Corporal 112703 Joseph Clark

Clark Joseph 96 349x600 Clark Joseph 96 422x600

Killed in Action on Friday, 30th August 1918, age unknown.
Buried in Grave II. E. 1. at Bancourt British Cemetery, Pas De Calais, France.

10th Bn., Tank Corps.
Formerly 676850 Royal Field Artillery.

Son of Mr John Clark, of 24a Walker Street, Toll End, Tipton, Staffs.
Born: Coseley, Enlisted: Wolverhampton, Resident: Unknown.

First landed France & Flanders, post 31st December 1915.
Medal entitlement: British War Medal, Victory Medal.
Soldier's Papers at National Archives did not survive.

Commemorated on the St. Mark's Memorial.
Commemorated here because he appears on a Tipton memorial.

Link to Commonwealth War Graves Site: www.cwgc.org/find-war-dead/casualty/205666/

Genealogical Data

1901 Census
20 Jevon Street, Coseley, Staffs.
John Clarke (46, Coal Miner, born Coseley), his wife Susannah (42, born Coseley), and their 7 children: John (15, Coal Miner, born Coseley), George (14, Hollow Ware Moulder, born Ocker Hill), Walter (12, born Ocker Hill), Edith (8, born Ocker Hill), Joseph (6, born Ocker Hill), Lily (4, born Ocker Hill), and Jonah (1, born Coseley).

Susannah Clark died in March quarter 1905, and the large family appeared to split up. By 1911 Joseph was the only child living with his father, boarding at 24a Walker Street. The two youngest, Lily and Jonah, were boarding at 245 Toll End Road.

1911 Census
24a Walker Street, Toll End, Tipton, Staffs.
In the household of Henry Purchase were:
John Clark (55, Boarder, Married, Coal Miner, born Upper Ettingshall), and his son Joseph Clark (16, Boarder, Water Pumper, born Roseville).

Personal Data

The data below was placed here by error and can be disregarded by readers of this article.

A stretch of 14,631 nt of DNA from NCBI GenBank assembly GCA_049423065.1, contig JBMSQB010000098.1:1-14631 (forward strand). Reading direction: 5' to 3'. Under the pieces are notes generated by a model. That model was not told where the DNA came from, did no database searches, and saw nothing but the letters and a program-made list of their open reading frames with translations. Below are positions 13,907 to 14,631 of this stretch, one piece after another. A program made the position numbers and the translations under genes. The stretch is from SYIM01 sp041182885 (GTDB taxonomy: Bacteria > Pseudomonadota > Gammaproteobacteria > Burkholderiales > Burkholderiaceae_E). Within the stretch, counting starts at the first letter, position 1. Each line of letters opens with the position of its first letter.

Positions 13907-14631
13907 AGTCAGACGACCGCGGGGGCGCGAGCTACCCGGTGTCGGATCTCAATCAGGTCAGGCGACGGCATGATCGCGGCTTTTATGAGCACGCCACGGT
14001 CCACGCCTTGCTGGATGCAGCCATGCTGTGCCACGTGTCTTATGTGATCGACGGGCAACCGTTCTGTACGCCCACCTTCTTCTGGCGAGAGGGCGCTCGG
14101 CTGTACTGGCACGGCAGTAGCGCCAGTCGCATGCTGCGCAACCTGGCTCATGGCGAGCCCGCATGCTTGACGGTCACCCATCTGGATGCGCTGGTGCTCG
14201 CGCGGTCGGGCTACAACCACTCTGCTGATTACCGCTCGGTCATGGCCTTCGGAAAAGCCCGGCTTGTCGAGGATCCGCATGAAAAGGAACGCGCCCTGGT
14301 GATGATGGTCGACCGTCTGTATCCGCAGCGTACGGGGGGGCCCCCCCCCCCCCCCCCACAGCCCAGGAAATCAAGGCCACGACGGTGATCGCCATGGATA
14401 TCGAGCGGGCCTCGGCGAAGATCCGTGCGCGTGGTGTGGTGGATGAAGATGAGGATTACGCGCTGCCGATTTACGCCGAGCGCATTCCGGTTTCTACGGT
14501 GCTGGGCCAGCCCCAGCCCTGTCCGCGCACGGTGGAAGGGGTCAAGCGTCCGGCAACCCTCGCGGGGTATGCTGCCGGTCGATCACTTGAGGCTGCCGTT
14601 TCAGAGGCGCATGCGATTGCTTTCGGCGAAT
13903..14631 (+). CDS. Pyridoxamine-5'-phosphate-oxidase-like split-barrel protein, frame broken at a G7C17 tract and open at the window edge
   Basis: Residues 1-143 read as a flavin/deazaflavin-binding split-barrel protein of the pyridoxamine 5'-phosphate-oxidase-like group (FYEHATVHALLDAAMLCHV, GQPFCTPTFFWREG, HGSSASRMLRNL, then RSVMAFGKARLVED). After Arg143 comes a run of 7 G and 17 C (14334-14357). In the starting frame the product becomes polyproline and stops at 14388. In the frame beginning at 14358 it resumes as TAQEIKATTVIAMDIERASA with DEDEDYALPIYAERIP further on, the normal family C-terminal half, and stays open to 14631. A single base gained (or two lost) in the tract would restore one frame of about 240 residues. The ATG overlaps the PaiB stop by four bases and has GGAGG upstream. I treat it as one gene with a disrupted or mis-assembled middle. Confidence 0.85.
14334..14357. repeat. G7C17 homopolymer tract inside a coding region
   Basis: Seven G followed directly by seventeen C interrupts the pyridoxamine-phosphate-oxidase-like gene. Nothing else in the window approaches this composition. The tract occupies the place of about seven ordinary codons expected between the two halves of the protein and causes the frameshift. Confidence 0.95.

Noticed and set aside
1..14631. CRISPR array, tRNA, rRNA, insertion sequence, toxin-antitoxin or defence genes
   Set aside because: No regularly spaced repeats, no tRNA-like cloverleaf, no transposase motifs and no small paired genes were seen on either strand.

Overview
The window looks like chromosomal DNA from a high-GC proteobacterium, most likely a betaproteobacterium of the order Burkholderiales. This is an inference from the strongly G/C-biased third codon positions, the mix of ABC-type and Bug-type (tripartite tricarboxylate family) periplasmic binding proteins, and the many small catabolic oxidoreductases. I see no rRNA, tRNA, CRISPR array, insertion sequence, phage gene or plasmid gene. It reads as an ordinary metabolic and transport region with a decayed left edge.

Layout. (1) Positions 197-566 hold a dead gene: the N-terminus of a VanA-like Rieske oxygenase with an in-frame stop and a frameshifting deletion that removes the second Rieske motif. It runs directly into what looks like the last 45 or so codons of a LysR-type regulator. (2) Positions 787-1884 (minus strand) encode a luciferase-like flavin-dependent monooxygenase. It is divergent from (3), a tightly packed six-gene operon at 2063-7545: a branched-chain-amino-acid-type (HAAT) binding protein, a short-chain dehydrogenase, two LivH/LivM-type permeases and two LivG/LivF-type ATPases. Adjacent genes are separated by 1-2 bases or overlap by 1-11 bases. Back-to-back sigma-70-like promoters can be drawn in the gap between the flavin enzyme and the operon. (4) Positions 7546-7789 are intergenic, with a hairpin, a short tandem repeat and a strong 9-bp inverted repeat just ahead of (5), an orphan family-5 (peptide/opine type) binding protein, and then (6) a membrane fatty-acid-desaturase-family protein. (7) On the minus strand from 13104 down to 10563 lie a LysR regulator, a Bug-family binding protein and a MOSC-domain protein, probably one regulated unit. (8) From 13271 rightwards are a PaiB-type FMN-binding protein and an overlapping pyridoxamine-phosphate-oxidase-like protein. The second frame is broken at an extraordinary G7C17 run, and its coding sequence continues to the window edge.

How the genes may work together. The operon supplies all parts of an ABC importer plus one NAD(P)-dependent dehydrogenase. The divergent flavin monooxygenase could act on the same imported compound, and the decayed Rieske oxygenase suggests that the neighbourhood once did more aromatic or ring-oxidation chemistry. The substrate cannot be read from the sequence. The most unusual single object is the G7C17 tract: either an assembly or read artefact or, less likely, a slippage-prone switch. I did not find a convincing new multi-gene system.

Joseph Clark is commemorated on the St. Mark's Memorial with his surname spelt as Clarke. Commonwealth War Graves, 'Soldiers Died in the Great War', Medal Index Card, and his Birth Registraton all spell the surname Clark without the 'e'.

After Joseph's death, his outstanding army pay and allowances amounted to £28/2/3d (28 pounds, 2 shillings and 3 pence); this was paid to his father, John, in March 1919. His War Gratuity was £18/0/0d (18 pounds exactly), this was also paid to his father in December 1919. The value of the War Gratuity suggests that Joseph had enlisted in approximately January 1915.

Joseph was killed in action on 30th August 1918, just a day after his brother Jonah died of wounds on 29th September 1918.

Action resulting in his death

The 10th Bn. Tank Company (originally 'J' Battalion) was heavily involved in the Allied success at the Battle of Amiens on August 8th; this was the German Army's "Black Day" from when it was continually pushed back until the Armistice on November 11th. Following Amiens, the 10th Bn. Tank Company was involved in the Second Battle of Bapaume from the August 21st to September 3rd, retaking the town of Albert on August 22nd and Bapaume on August 29th. Corporal Clark's tank, which would have been prefixed 'J', was hit by a shell and he was killed. After being initially buried "by the side of the road close to where he was killed", he is now buried in Bancourt British Cemetery, near Bapaume.

from the site: https://sites.google.com/site/landships/home (page checked November 2019)
10th Battalion had 4 tanks in operation on August 30th 1918 in support of the New Zealand Division; they were J7, J41, J29 and J8 which was commanded by 2/Lt GC Oddy.
J8 and J29 were to operate against Bancourt, and to assist infantry exploitation towards Haplincourt. Bancourt was strongly held and the 2 tanks proceeded to mop it up before advancing on Haplincourt.
J8 fired 70 rounds 6 pdr and 500 rounds SAA but was hit twice in the left track and right side of the hull and burnt out whilst returning from to Haplincourt. One crewman was killed, 2/Lt Oddy and a second crewman were wounded.